Therefore, ongoing feedback and study of the “pulse” or actual situation of the organization has become so important.   



Employees who are contacted by their managers when the survey is completed are 12 times more engaged than those who are not.   

For this to happen, managers will need to have access to their team’s results from the survey. They should be able to discuss the results with their team and help develop action plans.   

Annual studies should become a thing of the past. Nowadays everything happens very dynamically, changes around us are visible day after day. So, if you measure engagement once a year and then implement changes after a few months, you are not only relying on outdated (sic!) data, but you may also be implementing changes in a team where only a few members took the survey.  

If you study once a year, how often do you could verify the efficacy of the actions you implement? How do you know if your actions need to be revised if they are being effective?  

By researching regularly, on a month-to-month basis, you can verify how much your actions do or do not impact the ongoing situation. Above all, you are operating on up-to-date data, on feedback from the people who make up your organization now rather than in the past.  

On this point, it’s hard not to mention the cost. By implementing small, systematic changes, you don’t have to have a huge budget, and you can quickly reduce expenses if the action doesn’t work.  

Cost-effectiveness – the key word. So, study regularly and act regularly. In small steps, but precisely and efficiently.  


5.Enhancing information and troubleshooting. 

The key to improving retention and reducing turnover, is to discover what makes employees leave. If you understand why your employees are leaving, you can solve the problem at the very source. Study diligently, but don’t use long, one-time surveys.  

Why? When you know you’re facing hours of survey fulfillment and your job can’t wait, what will you put as a priority? Will you take the survey? Do you think your mood will impact the answers? Of course it will. Even more so for your co-workers.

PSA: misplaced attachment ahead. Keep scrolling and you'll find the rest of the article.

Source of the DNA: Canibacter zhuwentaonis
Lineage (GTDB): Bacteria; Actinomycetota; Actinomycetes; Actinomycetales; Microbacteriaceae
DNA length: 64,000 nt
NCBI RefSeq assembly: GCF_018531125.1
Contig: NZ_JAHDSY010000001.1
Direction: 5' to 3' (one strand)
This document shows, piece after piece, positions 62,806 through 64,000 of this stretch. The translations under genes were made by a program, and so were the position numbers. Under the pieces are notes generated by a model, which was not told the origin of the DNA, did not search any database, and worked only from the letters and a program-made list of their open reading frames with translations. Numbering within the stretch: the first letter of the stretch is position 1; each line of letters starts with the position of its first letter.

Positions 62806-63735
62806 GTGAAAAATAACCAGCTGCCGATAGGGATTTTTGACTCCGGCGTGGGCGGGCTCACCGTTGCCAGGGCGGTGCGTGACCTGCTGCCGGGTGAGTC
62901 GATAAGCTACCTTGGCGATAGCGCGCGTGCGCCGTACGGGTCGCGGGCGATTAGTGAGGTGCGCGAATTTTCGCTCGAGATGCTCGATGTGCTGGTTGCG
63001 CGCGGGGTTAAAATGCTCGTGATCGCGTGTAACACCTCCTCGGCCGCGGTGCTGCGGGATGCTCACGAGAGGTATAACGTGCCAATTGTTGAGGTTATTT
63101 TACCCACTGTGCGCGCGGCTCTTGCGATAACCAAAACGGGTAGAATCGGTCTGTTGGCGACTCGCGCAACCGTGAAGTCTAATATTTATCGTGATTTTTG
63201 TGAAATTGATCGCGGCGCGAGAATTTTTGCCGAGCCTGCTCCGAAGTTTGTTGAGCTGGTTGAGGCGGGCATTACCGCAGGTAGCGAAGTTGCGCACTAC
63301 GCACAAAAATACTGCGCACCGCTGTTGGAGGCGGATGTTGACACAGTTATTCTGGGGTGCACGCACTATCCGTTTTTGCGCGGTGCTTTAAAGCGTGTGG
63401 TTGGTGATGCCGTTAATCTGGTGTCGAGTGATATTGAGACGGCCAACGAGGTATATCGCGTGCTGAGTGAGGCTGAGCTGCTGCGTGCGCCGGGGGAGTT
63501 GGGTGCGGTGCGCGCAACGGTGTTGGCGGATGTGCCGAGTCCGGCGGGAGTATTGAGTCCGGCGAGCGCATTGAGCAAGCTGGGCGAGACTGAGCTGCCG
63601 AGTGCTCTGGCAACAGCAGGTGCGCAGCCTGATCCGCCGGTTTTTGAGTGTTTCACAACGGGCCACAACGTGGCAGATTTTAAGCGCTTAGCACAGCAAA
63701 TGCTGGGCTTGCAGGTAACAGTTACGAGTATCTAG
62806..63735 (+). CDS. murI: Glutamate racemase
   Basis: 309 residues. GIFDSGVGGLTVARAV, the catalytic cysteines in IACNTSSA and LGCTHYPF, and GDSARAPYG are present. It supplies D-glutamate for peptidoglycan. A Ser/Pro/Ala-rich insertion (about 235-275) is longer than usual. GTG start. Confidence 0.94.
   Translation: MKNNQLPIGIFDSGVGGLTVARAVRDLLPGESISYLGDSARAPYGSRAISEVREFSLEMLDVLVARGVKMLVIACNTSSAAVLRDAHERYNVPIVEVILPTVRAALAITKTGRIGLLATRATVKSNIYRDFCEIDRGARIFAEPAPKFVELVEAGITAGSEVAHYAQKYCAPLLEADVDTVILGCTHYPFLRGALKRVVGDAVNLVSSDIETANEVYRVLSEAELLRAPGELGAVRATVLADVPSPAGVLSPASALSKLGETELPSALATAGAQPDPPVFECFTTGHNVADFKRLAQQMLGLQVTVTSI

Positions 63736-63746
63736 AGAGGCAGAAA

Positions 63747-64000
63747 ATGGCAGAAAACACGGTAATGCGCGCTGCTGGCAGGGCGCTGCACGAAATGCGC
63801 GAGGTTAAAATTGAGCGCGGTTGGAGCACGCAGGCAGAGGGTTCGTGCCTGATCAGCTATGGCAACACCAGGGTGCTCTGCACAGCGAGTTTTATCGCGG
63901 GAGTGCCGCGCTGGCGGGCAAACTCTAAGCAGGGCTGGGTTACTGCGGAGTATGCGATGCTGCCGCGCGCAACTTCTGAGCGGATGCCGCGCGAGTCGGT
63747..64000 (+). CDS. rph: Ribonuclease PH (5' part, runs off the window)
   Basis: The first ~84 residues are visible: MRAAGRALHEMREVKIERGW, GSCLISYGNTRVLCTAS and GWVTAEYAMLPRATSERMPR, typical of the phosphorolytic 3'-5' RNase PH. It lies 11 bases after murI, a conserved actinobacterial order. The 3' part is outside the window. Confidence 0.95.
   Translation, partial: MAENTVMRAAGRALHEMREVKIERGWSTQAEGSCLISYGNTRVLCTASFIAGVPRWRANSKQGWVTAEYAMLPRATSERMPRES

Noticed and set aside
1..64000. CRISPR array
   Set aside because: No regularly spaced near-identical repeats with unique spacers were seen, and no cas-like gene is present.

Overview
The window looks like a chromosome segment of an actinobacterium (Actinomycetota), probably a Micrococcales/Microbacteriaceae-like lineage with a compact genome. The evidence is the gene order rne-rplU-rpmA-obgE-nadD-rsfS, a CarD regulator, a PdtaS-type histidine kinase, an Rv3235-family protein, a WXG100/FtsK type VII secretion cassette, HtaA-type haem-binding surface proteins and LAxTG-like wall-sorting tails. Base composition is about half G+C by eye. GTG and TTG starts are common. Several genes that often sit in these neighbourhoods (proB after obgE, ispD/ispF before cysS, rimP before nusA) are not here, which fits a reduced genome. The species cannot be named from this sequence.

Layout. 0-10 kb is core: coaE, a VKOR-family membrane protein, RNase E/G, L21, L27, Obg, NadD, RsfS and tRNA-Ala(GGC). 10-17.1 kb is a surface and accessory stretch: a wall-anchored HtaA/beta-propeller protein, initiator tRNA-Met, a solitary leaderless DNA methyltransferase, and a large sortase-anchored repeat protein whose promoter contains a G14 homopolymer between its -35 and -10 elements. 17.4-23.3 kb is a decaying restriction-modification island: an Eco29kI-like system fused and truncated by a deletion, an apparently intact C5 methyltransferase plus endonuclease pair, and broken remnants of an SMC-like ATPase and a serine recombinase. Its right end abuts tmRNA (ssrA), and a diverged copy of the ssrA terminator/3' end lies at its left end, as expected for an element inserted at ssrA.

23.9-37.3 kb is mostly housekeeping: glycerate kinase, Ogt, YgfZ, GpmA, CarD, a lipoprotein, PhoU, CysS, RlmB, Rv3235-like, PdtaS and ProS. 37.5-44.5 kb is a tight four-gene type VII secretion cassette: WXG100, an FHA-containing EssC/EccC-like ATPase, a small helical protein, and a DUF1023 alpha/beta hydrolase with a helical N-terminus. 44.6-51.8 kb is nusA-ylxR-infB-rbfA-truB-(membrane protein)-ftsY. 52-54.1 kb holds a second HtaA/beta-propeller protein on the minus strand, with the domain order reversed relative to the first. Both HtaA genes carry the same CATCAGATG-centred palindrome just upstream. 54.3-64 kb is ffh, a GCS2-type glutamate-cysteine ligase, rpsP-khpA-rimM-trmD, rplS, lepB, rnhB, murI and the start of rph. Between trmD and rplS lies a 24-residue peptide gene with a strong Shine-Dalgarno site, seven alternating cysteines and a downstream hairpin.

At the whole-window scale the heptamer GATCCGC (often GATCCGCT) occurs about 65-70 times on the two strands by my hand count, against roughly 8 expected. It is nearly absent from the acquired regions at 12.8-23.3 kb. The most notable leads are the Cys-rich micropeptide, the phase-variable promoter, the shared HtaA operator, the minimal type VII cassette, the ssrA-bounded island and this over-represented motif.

So take care to structure your questions accordingly and ask meaningfully, in terms of the area you want to strengthen at that moment. I don’t believe you would use all the data at once if the survey had 100 questions. Respect your time and the time of others. Act on reliable and timely data. A survey is not an expensive distraction and should not be a coercion!  

Sometimes it is also a good idea to create working groups that include employees from different departments. This can create very interesting and efficient activities that employees will welcome and implement with enthusiasm. Do not forget to moderate the meetings well. 

You can use different tools and methods e.g., design thinking or facilitation.  


6.Engagement is aprocess – continuous activity. 

78% of highly engaged companies implement employee engagement initiatives throughout the year. This prioritizes a continuous listening strategy, not an annual engagement survey. Done often just to meet KPIs.  

Unengaged companies are more likely to treat engagement as a project with a short time focus. Employees may then feel disengaged, unmotivated, and insecure. By implementing an engagement study once a year, you lose opportunities for course correction, coaching and development of employees and teams. You lose the opportunity to validate your ongoing work, expose yourself to unnecessary costs and risk losing employees.  

Engagement work is about daily action and cooperation. Crucially, it is always a two-way relationship. Every employee is responsible for engagement in the company. It is about efficient and effective communication, trust, and relations. These are the elements of organizational culture on which you have an influence, but everyone must work on these components.  

Nobody is excluded from working on engagement. It’s the work of boards, managers, and individual employees alike. Our emotions and actions influence each other and it is important to be aware of that.